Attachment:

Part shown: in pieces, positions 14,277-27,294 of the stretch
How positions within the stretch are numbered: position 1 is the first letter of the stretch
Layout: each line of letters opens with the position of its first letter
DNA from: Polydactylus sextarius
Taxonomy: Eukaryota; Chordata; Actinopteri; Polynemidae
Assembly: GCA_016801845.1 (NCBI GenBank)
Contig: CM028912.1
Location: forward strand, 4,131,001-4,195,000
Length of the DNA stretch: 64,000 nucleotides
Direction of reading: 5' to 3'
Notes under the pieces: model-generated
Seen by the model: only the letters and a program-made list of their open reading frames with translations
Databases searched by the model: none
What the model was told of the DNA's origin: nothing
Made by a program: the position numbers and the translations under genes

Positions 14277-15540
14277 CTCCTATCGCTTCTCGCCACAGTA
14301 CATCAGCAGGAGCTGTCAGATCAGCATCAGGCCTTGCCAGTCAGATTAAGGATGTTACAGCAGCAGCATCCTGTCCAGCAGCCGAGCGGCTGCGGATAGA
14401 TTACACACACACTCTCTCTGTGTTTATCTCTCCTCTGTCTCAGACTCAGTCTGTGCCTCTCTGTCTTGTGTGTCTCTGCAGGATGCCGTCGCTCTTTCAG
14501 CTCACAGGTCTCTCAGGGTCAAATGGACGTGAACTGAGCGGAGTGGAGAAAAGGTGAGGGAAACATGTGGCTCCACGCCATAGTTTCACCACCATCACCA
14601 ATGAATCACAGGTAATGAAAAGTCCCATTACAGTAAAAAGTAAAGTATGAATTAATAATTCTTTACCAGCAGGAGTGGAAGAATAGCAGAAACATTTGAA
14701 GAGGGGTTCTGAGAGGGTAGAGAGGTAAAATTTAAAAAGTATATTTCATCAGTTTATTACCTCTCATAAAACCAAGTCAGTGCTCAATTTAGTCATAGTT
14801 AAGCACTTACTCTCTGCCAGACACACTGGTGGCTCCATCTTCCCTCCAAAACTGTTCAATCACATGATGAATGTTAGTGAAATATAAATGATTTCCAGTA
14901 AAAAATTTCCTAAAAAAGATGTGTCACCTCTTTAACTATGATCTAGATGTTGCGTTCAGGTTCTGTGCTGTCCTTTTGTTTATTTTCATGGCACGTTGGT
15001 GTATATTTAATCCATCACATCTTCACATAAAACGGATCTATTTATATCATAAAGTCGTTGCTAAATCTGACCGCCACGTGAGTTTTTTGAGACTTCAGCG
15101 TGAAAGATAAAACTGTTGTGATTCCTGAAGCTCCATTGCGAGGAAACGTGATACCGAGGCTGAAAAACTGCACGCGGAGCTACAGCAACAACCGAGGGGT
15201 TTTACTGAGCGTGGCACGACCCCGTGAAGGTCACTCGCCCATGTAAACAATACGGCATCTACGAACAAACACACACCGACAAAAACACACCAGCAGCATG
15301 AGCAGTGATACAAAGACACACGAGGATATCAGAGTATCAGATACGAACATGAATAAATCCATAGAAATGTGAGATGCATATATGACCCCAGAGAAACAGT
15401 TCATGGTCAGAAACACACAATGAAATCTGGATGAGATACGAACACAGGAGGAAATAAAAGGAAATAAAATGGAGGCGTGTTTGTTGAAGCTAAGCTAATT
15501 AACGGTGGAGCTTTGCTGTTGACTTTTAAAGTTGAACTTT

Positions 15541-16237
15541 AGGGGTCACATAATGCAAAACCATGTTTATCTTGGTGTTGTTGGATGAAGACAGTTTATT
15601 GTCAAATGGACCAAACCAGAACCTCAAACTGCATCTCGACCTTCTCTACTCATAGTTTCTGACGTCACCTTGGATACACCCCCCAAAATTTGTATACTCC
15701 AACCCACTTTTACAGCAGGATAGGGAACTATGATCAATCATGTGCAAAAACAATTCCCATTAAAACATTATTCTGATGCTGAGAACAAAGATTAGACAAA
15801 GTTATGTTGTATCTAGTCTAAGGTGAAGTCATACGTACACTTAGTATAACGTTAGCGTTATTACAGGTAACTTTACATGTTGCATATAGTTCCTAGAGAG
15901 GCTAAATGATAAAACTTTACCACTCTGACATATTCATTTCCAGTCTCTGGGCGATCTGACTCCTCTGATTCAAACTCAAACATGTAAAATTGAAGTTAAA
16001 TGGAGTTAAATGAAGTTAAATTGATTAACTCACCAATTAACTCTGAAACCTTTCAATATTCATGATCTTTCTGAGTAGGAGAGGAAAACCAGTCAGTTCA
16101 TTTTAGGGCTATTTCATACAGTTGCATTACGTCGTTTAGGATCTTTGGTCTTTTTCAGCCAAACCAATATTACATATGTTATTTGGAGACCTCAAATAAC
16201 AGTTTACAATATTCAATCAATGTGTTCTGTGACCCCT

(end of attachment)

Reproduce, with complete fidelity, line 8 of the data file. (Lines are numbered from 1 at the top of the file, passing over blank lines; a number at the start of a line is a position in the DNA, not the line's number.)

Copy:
Location: forward strand, 4,131,001-4,195,000